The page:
Regional anaesthesia has its own advantages in these patients, where deemed applicable. First, it avoids delay in oral intake associated with the use of general anaesthetics and muscle relaxants. Second, the chances of post-operative nausea vomiting are reduced which in turn ensures minimal interruption of oral anti-Parkinson medication. The patient can be given oral levodopa as per schedule throughout the perioperative period under regional anaesthesia. However, the presence of rigidity can pose a problem with positioning for the administration of regional anaesthesia.[5] Intraoperative frequent adjustments in upper limb positioning may be needed to ensure patient comfort. In view of all these advantages, regional anaesthesia was successfully administered in our first case for his initial two surgeries.


   Conclusion Top


We would like to suggest the possible use of sublingual administration of levodopa when recommended methods such as through Ryle's tube, oral or patches cannot be used. A balanced anaesthesia technique in addition to timely administration of perioperative Parkinson medication, low threshold for treating hypotension form the cornerstones for perioperative management of patients with Parkinson's disease.

Financial support and sponsorship

Nil.

Conflicts of interest

There are no conflicts of interest.

 
   References Top

1.
Parkinson J. An Essay on the Shaking Palsy. London: Sherwood, Neely, and Jones; 1817.  Back to cited text no. 1
    
2.
Longo DL, Fauci AS, Kasper DL, Hauser SL, Jameson JL, Loscalzo J. Harrison's principles of internal medicine. In: Olanow CW, Schapira AH, editors. Parkinson's Disease and Other Movement Disorders. 18th ed. New York: McGraw-Hill Medical Publishers; 2012. p. 3317-34.  Back to cited text no. 2
    
3.
Gourie-Devi M, Gururaj G, Satishchandra P, Subbakrishna DK. Prevalence of neurological disorders in Bangalore, India: A community-based study with a comparison between urban and rural areas. Neuroepidemiology 2004;23:261-8.  Back to cited text no. 3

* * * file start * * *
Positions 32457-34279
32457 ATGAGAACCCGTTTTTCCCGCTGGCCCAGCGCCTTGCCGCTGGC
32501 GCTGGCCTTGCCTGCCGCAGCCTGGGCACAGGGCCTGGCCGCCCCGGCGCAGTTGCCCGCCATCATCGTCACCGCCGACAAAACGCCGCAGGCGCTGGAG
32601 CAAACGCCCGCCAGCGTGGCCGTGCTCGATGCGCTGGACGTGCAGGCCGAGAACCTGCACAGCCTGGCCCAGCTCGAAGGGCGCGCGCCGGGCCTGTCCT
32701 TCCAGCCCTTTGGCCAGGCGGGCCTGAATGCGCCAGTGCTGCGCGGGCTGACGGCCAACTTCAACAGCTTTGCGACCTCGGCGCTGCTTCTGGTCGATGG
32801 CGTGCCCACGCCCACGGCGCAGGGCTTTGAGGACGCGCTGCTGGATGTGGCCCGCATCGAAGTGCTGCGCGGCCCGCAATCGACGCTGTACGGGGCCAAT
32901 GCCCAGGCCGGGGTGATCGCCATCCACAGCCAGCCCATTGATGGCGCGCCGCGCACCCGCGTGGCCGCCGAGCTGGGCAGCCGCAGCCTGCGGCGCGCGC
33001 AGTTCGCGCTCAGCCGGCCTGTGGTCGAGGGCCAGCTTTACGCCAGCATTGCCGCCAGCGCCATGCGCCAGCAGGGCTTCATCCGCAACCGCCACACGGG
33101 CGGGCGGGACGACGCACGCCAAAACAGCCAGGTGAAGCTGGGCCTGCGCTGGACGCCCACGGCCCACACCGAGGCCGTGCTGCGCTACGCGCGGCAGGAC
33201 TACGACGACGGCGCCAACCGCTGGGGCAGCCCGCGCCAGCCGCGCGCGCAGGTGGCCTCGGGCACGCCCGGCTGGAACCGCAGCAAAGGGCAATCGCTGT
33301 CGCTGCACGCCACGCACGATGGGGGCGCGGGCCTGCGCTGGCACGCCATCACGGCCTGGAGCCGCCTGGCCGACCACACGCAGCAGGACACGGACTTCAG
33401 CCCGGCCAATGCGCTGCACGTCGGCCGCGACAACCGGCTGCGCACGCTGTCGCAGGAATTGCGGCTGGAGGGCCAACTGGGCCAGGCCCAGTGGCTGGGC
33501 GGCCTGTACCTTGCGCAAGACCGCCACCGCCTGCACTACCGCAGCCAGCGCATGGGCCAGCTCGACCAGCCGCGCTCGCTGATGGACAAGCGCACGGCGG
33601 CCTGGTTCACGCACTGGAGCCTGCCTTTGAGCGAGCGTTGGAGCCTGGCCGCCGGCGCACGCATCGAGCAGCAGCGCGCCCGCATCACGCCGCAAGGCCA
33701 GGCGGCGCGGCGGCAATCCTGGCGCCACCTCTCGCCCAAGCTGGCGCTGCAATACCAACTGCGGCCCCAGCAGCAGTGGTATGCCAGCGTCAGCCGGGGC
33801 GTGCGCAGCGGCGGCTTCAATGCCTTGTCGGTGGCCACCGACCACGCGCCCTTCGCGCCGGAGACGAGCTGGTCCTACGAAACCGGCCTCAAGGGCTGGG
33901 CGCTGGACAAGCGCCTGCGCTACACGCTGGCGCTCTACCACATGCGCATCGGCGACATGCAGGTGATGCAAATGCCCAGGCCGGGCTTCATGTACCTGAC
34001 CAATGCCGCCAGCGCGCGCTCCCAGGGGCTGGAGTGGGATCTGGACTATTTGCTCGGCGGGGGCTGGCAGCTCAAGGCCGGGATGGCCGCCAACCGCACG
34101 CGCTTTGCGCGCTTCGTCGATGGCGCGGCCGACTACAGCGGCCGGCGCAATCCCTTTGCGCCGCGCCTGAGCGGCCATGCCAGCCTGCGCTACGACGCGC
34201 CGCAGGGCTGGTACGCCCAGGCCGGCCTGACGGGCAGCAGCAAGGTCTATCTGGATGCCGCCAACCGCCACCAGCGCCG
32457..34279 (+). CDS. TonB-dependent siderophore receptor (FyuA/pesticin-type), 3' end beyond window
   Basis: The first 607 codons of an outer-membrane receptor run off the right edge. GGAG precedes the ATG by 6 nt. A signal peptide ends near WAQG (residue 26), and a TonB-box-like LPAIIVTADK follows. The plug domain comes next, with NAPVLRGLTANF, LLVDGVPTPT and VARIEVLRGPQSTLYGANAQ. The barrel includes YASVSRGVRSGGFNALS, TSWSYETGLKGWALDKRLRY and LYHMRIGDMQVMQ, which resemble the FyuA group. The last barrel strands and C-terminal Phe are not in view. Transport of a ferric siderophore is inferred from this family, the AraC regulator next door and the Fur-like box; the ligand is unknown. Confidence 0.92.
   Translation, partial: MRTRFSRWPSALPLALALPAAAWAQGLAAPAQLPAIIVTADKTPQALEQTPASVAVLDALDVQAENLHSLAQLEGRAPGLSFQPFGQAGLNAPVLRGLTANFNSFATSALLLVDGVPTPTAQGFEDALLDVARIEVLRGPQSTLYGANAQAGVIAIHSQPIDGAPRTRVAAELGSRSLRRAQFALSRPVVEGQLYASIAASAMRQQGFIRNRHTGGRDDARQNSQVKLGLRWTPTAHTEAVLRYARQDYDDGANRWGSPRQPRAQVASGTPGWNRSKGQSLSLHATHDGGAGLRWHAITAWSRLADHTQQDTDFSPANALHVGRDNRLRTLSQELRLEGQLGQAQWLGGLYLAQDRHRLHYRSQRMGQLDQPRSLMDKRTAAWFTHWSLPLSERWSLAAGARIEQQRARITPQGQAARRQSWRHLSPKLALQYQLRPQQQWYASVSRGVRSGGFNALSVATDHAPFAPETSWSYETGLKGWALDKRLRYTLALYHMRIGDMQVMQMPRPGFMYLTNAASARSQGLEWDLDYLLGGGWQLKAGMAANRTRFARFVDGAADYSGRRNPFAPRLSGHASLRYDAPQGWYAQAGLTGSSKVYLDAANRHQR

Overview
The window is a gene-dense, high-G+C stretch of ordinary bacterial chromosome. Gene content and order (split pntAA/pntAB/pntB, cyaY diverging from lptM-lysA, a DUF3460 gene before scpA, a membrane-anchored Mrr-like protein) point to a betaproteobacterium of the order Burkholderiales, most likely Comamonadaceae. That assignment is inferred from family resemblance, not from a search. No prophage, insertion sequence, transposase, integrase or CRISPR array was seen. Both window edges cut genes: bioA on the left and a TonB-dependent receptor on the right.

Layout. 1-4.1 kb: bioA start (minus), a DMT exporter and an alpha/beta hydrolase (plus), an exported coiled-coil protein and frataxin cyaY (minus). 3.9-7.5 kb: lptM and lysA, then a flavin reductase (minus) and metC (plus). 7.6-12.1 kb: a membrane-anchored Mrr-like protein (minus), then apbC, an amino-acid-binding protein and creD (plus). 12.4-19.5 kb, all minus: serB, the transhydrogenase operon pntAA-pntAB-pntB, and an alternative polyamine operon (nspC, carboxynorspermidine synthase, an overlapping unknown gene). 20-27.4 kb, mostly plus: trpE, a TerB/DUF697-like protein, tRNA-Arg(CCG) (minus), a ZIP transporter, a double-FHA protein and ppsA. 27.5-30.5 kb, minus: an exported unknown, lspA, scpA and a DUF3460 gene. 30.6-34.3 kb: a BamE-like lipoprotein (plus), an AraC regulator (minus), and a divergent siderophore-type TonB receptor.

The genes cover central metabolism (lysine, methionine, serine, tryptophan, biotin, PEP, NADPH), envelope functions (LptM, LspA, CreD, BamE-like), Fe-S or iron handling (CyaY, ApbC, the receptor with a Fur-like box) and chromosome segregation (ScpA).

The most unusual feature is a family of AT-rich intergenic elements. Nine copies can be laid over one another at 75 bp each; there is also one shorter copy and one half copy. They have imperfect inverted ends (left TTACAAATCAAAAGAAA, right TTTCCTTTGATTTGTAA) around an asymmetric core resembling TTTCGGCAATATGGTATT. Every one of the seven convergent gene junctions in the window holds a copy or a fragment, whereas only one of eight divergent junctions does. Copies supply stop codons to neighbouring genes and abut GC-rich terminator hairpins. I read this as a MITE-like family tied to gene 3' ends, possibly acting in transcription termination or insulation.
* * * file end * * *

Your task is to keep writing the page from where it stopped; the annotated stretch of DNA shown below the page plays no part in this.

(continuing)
4.
Nicholson G, Pereira AC, Hall GM. Parkinson's disease and anaesthesia. Br J Anaesth 2002;89:904-16.  Back to cited text no. 4
    
5.
Rudra A, Rudra P, Chatterjee S, Das T, Ray M, Kumar P. Parkinson's disease and anaesthesia. Indian J Anaesth 2007;51:382.  Back to cited text no. 5
    
6.
Shaikh SI, Verma H. Parkinson's disease and anaesthesia. Indian J Anaesth 2011;55:228-34.  Back to cited text no. 6
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7.
Djaldetti R, Ziv I, Melamed E. Impaired absorption of oral levodopa: A major cause for response fluctuations in Parkinson's disease. Isr J Med Sci 1996;32:1224-7.  Back to cited text no. 7
    
8.
Kurth MC. Using liquid levodopa in the treatment of Parkinson's disease. A practical guide. Drugs Aging 1997;10:332-40.  Back to cited text no. 8
    
9.
Furuya R, Hirai A, Andoh T, Kudoh I, Okumura F. Successful perioperative management of a patient with Parkinson's disease by enteral levodopa administration under propofol anesthesia. Anesthesiology 1998;89:261-3.  Back to cited text no. 9
    
10.
Narang N, Sharma J. Sublingual mucosa as a route for systemic drug delivery. Int J Pharm Pharm Sci 2011;3 Suppl 2:18-22.  Back to cited text no. 10
    
11.
Tripathi KD. Essentials of medical pharmacology. In: Antiparkinsonian Drugs. 6th ed. New Delhi: Jaypee Brothers Medical Publishers; 2008. p. 414-22.  Back to cited text no. 11
    
12.
Kleedorfer B, Lees AJ, Stern GM. Subcutaneous and sublingual levodopa methyl ester in Parkinson's disease. J Neurol Neurosurg Psychiatry 1991;54:373.  Back to cited text no. 12
    
13.
Chun IK, Lee YH, Lee KE, Gwak HS. Design and evaluation of levodopa methyl ester intranasal delivery systems. J Parkinsons Dis 2011;1:101-7.  Back to cited text no. 13
    
14.
Mariscal A, Medrano IH, Cánovas AA, Lobo E, Loinaz C, Vela L, et al. Perioperative management of Parkinson's disease. Neurologia 2012;27:46-50.  Back to cited text no. 14
    
15.
Opie LH, Gersh BJ. Drugs for the heart. In: Teerlink JR, Sliwa K, Opie LH, editors. Heart Failure. 8th ed. Philadelphia: Elsevier Saunders; 2013. p. 169-223.  Back to cited text no. 15
    




 

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   Introduction
   Case Reports
   Discussion